AND THE KITCHEN SINK
WHEN NOKIA announced the N95 late last year, cellphone aficionados worldwide put their upgrade plans on hold.
What Nokia promised was a phone that could almost do everything. It has satellite positioning (GPS) capabilities, a music player, it’s Nokia’s first phone to include HSDPA capabilities, it comes with a massive 2GB memory card, a five megapixel camera and isn’t much larger than other recent Nokias and many of its competitors.
The danger any company runs with such an ambitious product is that nothing works properly because it has everything. However, on the whole the N95 delivers what it promises.
However, I found the integration of the mapping software and the GPS somewhat lacking. You need to fire up the GPS first and then go into the mapping system to find your position and track your progress. But the good news is that the maps of SA are there and look to be accurate.
The two things any user will notice about the phone is its big screen and that, in addition to sliding upwards to reveal the keyboard, the screen slides downwards to reveal music controls. The screen also flips from portrait to landscape view when that happens, making it easier to view your music collection.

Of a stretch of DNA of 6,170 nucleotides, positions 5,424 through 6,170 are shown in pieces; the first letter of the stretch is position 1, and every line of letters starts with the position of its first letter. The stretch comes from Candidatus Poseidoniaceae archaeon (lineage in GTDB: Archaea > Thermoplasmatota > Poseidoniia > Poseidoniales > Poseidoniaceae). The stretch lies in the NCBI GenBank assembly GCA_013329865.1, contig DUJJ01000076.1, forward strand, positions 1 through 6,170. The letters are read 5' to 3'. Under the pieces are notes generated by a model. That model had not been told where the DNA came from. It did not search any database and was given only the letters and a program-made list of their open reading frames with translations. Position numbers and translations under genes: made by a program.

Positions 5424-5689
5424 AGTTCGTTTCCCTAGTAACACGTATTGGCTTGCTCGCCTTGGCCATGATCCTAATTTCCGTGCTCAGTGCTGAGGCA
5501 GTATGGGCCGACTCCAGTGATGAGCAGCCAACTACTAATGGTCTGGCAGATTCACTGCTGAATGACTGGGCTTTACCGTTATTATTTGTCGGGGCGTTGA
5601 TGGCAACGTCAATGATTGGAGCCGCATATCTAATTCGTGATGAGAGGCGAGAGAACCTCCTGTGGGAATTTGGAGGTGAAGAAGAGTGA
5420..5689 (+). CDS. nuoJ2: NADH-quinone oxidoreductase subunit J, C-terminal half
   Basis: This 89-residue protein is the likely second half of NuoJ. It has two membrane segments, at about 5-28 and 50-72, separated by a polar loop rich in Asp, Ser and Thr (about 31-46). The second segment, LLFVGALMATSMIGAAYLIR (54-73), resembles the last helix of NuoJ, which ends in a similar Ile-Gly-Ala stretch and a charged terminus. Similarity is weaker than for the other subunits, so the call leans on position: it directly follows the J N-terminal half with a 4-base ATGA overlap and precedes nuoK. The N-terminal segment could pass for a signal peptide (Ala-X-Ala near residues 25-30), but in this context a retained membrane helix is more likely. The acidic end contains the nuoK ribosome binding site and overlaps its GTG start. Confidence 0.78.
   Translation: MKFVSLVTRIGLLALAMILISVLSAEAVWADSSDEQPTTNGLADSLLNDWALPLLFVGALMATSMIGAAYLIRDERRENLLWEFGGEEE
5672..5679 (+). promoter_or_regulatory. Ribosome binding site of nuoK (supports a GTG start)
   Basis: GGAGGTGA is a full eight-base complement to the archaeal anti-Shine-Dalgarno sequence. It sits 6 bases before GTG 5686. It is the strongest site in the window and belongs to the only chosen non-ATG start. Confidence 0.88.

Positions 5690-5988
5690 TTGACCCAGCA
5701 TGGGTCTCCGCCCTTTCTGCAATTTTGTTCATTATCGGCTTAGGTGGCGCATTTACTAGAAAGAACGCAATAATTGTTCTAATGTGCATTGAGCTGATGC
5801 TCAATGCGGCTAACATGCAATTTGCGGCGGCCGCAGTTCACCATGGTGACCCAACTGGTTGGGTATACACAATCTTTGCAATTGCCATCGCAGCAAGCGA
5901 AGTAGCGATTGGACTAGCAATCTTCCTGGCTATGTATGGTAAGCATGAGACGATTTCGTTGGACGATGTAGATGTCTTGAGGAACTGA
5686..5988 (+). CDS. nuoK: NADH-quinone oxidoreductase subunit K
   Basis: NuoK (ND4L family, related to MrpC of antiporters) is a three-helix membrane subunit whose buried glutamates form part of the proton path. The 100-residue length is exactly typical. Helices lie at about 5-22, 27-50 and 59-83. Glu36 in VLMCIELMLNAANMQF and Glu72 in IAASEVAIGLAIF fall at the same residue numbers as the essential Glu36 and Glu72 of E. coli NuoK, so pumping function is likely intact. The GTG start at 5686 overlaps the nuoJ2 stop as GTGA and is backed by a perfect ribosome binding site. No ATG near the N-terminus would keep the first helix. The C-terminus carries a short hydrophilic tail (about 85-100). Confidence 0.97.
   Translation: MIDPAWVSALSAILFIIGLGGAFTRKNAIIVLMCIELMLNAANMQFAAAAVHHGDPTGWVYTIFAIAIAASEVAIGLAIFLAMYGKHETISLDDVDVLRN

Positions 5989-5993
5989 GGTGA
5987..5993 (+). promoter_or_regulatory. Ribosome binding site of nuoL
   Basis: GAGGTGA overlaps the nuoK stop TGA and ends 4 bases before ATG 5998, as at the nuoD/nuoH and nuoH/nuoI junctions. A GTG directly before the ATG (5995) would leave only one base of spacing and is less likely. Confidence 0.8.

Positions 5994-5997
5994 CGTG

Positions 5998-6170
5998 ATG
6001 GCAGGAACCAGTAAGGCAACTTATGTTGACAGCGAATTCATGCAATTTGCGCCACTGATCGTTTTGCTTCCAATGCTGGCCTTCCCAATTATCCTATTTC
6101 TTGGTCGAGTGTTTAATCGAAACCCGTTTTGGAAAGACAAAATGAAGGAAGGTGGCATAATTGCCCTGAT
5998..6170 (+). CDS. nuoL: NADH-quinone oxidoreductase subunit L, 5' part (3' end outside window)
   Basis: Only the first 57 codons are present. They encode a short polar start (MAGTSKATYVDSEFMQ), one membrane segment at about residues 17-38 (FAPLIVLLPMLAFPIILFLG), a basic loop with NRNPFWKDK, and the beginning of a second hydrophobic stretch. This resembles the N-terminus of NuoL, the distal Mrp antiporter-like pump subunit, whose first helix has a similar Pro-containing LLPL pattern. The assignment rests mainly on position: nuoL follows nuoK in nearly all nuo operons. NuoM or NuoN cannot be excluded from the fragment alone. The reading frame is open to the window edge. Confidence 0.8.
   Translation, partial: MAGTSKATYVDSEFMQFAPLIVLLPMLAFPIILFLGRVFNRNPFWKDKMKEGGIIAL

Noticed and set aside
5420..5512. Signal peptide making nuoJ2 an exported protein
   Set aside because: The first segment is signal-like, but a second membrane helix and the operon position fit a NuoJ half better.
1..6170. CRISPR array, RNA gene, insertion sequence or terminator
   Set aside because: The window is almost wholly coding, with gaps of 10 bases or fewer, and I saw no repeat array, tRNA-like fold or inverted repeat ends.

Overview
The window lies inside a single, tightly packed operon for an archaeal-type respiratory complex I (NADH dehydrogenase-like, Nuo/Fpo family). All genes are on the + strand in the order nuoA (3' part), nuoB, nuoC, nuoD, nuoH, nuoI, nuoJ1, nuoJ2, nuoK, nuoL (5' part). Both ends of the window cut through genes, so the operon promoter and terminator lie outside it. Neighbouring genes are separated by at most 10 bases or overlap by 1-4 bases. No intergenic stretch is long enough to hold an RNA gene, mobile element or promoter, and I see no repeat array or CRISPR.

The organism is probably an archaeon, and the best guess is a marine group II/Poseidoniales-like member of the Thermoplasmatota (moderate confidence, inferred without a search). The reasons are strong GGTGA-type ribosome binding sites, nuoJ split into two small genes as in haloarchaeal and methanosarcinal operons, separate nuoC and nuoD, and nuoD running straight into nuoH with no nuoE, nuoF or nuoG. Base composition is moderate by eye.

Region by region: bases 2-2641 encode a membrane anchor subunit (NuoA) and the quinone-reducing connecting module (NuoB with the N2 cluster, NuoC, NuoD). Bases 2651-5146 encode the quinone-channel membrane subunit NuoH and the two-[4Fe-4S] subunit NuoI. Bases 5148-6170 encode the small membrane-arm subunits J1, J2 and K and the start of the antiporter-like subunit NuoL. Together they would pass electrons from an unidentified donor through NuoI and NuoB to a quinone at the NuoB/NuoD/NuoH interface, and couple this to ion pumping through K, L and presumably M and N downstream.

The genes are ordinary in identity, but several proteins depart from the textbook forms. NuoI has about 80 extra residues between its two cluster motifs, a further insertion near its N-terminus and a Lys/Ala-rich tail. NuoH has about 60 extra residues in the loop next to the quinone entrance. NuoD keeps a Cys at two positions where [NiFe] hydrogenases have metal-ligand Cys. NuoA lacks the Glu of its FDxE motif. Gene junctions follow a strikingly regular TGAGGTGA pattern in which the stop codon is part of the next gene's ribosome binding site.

The camera takes great pics and video and while it may be a bit awkward to handle as a video camera due to its size it could easily stand in for either type of camera in most settings.
There are downsides: the battery life is less than sterling and for anything more than basic use don’t expect much more than a day’s battery life.
This is a great phone – but those who don’t need the kitchen sink along with all the other features may want to look elsewhere.